These bugs appeared after torrential rains, and came out at night – usually getting stuck on their backs, if they weren’t mating. The males and females differ, as one has a large horn. I have found several beetles that seem to have their characteristics, though haven’t found the correct name. Can you help? 🙂
Amaris in Wonderland
Rio Culuene, Mato Grosso, Brasil

Rhinoceros Beetle

Dear Amaris,
It is very often the case with Rhinoceros Beetles, Scarab Beetles in the subfamily Dynastinae, that the male possesses spectacular horns while the female is hornless.  It appears though that you may have submitted images of two different species.  The hornless close-up individual with the ridged elytra or wing covers appears to be a different species from the horned individuals in the long shot which look like they have smooth elytra.  Perhaps one of our readers will be able to provide more information than a subfamily name Dynastinae and the general common name for individuals in the subfamily Dynastinae, Rhinoceros Beetles.

Rhinoceros Beetles

Daniel and Amaris:
I can’t be certain because the images provide little sense of scale and the photo of the males is short on detail, but I will take a stab at it anyway. I think they are probably Rhinoceros Beetles in the genus Megasoma, possibly M. actaeon, which range across northern South America. These are very large beetles indeed (up to 12 or 13 cm long for males), so Amaris can probably let me know right away if I am off track. M. actaeon are sexually dimorphic, females are hornless and their elytra are rough (sort of like walnut shells), whereas the males are smooth and shiny. You can also check out the ‘Butterflies and Beetles of Argentina’ site (scroll down to the fifth image), or ‘Naturalworlds’ (two pages of photos and information). Regards.
Karl

Letter 17 – Western Hercules Beetle

 

what’s that bug?
Location: Sedona, Az
September 10, 2011 12:42 pm
I wish to find out what species made so much noise during my camping at Sedona, Az.
Signature: Lidka

Western Hercules Beetle

Hi Lidka,
Even though your request arrived several days ago, and we manage to do more postings on the weekend than during our hectic work week, we were unable to respond to the lion’s share of requests we have received recently.  We are happy we decided to attempt one more posting before heading to work.  This is a male Western Hercules Beetle or Grant’s Hercules Beetle,
Dynastes grantii, and though it is not considered a rare species, we do not get many images of this species found in the Southwest.  We get significantly more images of its eastern relative, the Eastern Hercules Beetle, Dynastes tityus.  The horn of the Western Hercules Beetle is more pronounced, and both species are included in the subfamily Dynastinae, the Rhinoceros Beetles.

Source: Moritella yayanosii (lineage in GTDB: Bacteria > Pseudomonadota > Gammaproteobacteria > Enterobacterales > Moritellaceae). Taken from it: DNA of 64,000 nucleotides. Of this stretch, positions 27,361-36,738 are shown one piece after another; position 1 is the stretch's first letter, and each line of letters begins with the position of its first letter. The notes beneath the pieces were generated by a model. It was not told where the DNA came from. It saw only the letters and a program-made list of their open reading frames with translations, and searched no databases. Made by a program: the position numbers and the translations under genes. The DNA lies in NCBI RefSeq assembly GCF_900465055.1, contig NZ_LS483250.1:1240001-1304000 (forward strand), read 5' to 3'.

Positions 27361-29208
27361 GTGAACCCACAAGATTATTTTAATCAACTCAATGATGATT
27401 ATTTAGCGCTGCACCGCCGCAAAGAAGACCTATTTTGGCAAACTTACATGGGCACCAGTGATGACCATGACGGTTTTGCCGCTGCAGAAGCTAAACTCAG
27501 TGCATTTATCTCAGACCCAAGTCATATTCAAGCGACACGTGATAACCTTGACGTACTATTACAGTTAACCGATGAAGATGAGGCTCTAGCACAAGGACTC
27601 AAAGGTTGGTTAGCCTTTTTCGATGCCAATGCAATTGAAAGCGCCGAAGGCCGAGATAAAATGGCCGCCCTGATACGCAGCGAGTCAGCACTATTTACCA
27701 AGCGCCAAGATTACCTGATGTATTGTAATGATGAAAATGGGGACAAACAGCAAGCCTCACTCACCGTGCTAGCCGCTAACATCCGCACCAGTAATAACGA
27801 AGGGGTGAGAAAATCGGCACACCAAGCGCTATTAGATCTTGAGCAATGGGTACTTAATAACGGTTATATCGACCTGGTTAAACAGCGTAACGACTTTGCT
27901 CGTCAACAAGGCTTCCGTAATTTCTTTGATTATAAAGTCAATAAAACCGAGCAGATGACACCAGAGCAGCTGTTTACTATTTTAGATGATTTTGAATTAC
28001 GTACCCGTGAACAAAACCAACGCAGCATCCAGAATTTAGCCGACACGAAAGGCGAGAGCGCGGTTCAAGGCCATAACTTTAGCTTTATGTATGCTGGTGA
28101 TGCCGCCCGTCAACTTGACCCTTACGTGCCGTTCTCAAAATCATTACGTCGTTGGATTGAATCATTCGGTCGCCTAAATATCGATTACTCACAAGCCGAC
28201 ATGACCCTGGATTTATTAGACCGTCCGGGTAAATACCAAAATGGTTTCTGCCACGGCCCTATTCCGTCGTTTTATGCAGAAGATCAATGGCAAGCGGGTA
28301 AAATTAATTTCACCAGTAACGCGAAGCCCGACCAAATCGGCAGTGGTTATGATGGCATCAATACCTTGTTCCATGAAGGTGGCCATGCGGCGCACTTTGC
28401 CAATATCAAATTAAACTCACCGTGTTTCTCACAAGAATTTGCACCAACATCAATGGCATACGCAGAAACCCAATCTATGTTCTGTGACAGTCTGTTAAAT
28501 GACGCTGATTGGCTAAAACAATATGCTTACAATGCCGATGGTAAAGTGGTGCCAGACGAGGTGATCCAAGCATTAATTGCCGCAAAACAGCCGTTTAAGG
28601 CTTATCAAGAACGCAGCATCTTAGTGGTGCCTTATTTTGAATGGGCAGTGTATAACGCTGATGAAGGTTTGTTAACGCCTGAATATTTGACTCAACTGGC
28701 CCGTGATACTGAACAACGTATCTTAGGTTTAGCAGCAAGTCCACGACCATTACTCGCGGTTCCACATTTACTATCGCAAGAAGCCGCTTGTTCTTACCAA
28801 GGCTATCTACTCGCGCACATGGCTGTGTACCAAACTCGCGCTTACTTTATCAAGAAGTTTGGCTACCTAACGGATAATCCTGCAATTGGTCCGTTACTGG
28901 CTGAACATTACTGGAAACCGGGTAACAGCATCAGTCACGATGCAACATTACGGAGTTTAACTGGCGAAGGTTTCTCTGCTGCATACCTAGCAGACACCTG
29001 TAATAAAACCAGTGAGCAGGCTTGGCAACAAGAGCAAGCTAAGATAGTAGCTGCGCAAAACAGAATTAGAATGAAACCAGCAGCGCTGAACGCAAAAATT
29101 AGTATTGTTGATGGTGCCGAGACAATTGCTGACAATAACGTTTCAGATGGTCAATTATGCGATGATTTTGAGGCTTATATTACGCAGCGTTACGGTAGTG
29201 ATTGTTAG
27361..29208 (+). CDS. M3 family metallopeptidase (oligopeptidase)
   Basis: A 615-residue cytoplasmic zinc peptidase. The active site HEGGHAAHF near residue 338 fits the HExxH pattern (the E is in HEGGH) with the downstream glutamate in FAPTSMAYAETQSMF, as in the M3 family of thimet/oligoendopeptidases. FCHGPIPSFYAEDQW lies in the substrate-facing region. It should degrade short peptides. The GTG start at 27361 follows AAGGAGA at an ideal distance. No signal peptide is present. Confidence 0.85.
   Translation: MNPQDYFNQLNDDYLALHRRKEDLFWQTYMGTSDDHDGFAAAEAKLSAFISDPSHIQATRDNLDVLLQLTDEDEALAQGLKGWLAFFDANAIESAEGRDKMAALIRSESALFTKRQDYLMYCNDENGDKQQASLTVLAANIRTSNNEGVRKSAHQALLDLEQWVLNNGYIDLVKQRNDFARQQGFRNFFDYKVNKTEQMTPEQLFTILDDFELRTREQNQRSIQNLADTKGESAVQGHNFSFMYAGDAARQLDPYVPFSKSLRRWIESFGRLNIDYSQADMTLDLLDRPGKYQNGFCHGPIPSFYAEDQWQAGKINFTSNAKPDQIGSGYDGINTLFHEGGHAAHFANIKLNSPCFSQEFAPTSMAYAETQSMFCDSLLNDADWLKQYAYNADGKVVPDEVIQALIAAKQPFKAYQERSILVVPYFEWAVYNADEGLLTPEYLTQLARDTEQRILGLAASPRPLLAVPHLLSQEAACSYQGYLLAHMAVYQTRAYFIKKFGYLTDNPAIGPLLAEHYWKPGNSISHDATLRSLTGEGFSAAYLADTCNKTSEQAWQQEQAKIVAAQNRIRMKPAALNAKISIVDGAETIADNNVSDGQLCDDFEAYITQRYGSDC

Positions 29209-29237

Reader Emails

Over the years, our website, whatsthatbug.com has received hundreds of letters and some interesting images asking us about these insects. Scroll down to have a look at some of them.

Authors

    by
  • Bugman

    Bugman aka Daniel Marlos has been identifying bugs since 1999. whatsthatbug.com is his passion project and it has helped millions of readers identify the bug that has been bugging them for over two decades. You can reach out to him through our Contact Page.

    View all posts
  • Piyushi Dhir

    Piyushi is a nature lover, blogger and traveler at heart. She lives in beautiful Canada with her family. Piyushi is an animal lover and loves to write about all creatures.

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9 thoughts on “Where Do Rhinoceros Beetles Live: Exploring Their Habitats and Range”

  1. While I don’t know what species these are, Dynastinae are eaten all over the world [I’ll post some images of Thai specimens I’ve got] in three out of four life-stages: larval/pupal/adult. The latter require some “peeling” of elytra and other parts, leaving what most call a ‘nugget’ of meat in the abdomen.

    Dave
    http://www.smallstockfoods.com

    Reply
  2. Mine looks just like his picture with two horns like a bull on top of the head. Is that common with the species you mentioned? All the photos as the bug guide have only a single nose horn.

    Reply
  3. can anyone find the kingdom phylum class order family genus species of this bug i have one and have been looking for an hour and cant find it

    Reply